How to grow succulents in a Sydney garden
Succulents are the Climate Change plants, adaptable, functional, yet striking and colourful. Global changes to climatic conditions have seen more of these fascinating plants taking pride of place in our gardens.
I have to admit, I was not huge fan some years ago, but as “new” species are available at most nurseries, we can be quite adventurous in collecting different species to form spectacular displays. I particularly love them in beautiful pots on balconies and roof gardens.
They are just great for low maintenance gardens for those of us with hectic lifestyles.
So is there an art in growing succulents – in short, well yes but it is simple!!
Remember they thrive in places with the harshest of conditions. Tough, you bet they are, which means they are dependable but slow growing. They look after themselves by storing water in their roots, stems, tubers and fleshy leaves.
There are of course some basics to the successful growing of succulents.
LOCATION – they thrive in full sun so they are great for roof tops and other exposed locations. They are very tolerant of drought, perfect for waterwise Australian gardens.
Whilst best outdoors in full sun, you can grow them indoors when there is plenty of light, but make sure you give them some regular time in the sun. When you do take them outside, allow them to acclimatise by gradually introducing them to the full sun over several days, ensuring they do not scorch on the first day.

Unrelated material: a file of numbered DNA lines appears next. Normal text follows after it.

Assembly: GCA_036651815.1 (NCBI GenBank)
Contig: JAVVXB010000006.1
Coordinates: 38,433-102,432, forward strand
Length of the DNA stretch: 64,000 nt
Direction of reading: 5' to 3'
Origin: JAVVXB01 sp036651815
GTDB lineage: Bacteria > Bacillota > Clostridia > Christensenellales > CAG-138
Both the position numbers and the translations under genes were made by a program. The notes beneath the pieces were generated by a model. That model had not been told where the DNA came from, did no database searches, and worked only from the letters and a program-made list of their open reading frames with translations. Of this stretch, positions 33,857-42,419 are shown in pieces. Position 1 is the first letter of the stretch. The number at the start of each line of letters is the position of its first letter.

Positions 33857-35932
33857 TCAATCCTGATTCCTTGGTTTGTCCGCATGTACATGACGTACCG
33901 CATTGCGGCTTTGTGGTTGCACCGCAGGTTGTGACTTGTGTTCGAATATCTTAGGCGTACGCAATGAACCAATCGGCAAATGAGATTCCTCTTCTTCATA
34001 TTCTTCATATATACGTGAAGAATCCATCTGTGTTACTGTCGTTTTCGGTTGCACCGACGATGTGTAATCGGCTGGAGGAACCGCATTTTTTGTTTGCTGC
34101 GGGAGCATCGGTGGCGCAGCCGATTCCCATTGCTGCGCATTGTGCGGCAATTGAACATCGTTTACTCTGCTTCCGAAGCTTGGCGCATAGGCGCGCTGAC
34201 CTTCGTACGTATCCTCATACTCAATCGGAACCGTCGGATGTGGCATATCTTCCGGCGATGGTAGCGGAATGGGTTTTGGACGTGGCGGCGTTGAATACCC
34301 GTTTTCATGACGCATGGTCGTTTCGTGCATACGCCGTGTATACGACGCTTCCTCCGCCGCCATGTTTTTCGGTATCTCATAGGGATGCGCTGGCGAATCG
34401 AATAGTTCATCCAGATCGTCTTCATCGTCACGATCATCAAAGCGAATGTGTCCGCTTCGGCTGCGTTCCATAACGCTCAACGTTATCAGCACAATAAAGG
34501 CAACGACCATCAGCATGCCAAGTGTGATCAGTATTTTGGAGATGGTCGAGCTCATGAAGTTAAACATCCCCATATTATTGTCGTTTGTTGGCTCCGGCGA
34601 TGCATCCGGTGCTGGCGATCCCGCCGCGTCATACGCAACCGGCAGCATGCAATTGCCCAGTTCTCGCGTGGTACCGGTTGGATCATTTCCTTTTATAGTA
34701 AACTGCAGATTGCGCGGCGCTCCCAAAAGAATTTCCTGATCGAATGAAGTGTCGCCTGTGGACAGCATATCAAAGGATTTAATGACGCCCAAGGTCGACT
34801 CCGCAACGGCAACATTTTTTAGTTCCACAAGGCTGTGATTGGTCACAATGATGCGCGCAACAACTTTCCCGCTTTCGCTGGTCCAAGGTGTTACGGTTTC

SOIL – Succulents love well draining soil, so adding some gritty sand to the soil will be beneficial.
GROWING IN POTS – absolutely. A good potting mix is advisable, but make sure you insert drainage cells covered with geotec fabric to the bottom of the pot. You can buy a special purpose potting mix for cacti and succulents, and you could also add some gritty sand to the mix. Choose stone or terracotta pots that allow evaporation from the perimeter and avoid standing the pot in a saucer that collects water. Succulents do not like wet feet, so effective drainage is essential.
Repot when you see roots growing out fromthe base of the pot or they are becoming visible at the surface.
NUTRIENTS – feed SPARINGLY with a slow release general fertiliser containing nitrogen and potash with trace elements like iron, magnesium, manganese, boron and copper. Regardless, most of their nutrients are drawn from rainwater and fresh air.
PRUNING – I prune my succulents to keep them compact and in shape. I’m not a fan of leggy Crassula’s or Aeonium’s but they are stunning when tightly compacted. There is no right or wrong way to prune, but make sure your secateurs are clean. Prune the stem as far back as you need it to be, and new shoots will shortly emerge from the stem giving you a much bushier plant.
For rosette forming succulents such as Echeveria’s, you can control the size of the overall plant by pruning off the newer outer rosettes in the same way you would prune off the stem of a Crassula.
If you are pruning succulents with thorny stems or milky sap, such as the Euphorbia family of plants, be sure to wear some gloves.
Most succulents can seal off damaged parts, but it is still advisable to remove dead or damaged flower stalks and leaves as quickly as possible.
The great thing about succulents is that you can propagate any removed stems and rosettes, and even the smallest leaf, and add further to your collection.
Contact Brian, he would love to tell you more.